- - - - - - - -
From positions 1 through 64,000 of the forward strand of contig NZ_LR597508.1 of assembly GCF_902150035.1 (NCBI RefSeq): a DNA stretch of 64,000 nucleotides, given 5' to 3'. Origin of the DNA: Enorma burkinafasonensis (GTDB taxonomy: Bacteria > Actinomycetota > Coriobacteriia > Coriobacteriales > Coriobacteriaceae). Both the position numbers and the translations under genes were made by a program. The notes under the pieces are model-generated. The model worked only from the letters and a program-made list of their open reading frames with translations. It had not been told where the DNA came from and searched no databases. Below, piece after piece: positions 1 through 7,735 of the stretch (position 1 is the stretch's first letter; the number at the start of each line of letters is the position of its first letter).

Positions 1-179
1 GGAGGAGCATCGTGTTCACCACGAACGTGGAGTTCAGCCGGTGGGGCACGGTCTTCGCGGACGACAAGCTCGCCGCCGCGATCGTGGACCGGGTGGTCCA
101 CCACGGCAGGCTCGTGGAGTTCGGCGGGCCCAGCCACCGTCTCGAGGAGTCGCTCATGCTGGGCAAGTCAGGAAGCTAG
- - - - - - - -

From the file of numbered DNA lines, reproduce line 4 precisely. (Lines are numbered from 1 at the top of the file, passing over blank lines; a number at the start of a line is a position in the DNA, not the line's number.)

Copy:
101 CCACGGCAGGCTCGTGGAGTTCGGCGGGCCCAGCCACCGTCTCGAGGAGTCGCTCATGCTGGGCAAGTCAGGAAGCTAG